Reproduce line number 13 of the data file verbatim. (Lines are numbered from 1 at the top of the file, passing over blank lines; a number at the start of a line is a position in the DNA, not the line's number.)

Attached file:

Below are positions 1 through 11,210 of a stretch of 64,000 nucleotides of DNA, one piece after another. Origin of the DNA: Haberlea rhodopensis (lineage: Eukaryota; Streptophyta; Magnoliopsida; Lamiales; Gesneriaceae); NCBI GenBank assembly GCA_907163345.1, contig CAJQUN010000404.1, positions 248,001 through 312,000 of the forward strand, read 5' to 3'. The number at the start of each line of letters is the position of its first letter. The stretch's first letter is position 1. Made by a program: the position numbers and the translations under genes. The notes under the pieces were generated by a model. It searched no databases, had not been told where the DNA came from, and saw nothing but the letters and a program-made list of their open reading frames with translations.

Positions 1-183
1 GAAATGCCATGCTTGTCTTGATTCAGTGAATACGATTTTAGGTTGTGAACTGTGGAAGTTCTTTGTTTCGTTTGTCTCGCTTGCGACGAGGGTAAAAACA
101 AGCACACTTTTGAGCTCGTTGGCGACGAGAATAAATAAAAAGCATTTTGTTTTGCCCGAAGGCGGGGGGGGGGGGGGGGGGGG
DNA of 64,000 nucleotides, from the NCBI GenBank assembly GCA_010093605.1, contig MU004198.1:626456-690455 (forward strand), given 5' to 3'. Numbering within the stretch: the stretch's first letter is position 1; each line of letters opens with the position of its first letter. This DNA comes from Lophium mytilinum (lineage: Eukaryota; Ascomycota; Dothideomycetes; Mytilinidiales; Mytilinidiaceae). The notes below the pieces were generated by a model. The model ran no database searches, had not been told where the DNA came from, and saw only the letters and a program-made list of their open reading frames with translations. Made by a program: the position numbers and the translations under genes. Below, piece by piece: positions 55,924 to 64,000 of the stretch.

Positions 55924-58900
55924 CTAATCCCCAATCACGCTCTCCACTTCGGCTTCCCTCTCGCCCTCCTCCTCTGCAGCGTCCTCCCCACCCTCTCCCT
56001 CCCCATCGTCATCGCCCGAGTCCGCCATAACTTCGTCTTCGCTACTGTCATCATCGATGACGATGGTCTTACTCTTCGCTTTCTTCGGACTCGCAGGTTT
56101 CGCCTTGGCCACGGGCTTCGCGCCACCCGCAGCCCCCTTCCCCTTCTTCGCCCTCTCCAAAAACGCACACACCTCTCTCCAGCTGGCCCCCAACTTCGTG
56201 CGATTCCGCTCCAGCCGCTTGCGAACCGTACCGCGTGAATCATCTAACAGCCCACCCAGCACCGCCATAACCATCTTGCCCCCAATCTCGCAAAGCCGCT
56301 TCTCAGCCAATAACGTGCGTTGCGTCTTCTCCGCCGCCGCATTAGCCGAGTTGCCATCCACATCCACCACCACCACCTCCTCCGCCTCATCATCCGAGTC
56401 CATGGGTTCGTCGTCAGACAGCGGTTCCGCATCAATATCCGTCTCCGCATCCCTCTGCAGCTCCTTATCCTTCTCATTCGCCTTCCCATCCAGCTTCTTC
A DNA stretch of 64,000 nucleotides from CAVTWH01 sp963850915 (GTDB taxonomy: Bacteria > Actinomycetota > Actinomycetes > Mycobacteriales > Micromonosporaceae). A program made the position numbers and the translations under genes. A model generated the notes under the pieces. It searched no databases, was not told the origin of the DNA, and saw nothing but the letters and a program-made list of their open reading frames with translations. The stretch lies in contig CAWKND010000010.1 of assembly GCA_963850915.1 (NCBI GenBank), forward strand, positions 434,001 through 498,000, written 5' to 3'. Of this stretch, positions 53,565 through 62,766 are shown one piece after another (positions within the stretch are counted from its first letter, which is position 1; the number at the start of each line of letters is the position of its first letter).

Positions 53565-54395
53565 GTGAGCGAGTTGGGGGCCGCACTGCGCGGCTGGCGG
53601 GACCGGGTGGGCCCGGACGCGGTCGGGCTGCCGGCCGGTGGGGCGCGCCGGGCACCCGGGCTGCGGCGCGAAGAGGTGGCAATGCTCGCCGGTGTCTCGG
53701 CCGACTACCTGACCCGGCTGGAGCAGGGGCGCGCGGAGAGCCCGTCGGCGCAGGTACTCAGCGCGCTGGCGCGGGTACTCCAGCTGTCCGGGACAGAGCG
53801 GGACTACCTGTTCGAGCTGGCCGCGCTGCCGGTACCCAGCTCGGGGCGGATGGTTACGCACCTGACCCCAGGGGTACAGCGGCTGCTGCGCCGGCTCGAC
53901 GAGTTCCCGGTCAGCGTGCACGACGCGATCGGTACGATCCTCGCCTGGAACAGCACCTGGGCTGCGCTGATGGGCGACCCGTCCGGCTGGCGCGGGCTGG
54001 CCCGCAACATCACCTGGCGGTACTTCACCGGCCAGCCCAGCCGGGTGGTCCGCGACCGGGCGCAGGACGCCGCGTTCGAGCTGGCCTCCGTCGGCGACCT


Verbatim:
A DNA stretch of 64,000 nucleotides from CAVTWH01 sp963850915 (GTDB taxonomy: Bacteria > Actinomycetota > Actinomycetes > Mycobacteriales > Micromonosporaceae). A program made the position numbers and the translations under genes. A model generated the notes under the pieces. It searched no databases, was not told the origin of the DNA, and saw nothing but the letters and a program-made list of their open reading frames with translations. The stretch lies in contig CAWKND010000010.1 of assembly GCA_963850915.1 (NCBI GenBank), forward strand, positions 434,001 through 498,000, written 5' to 3'. Of this stretch, positions 53,565 through 62,766 are shown one piece after another (positions within the stretch are counted from its first letter, which is position 1; the number at the start of each line of letters is the position of its first letter).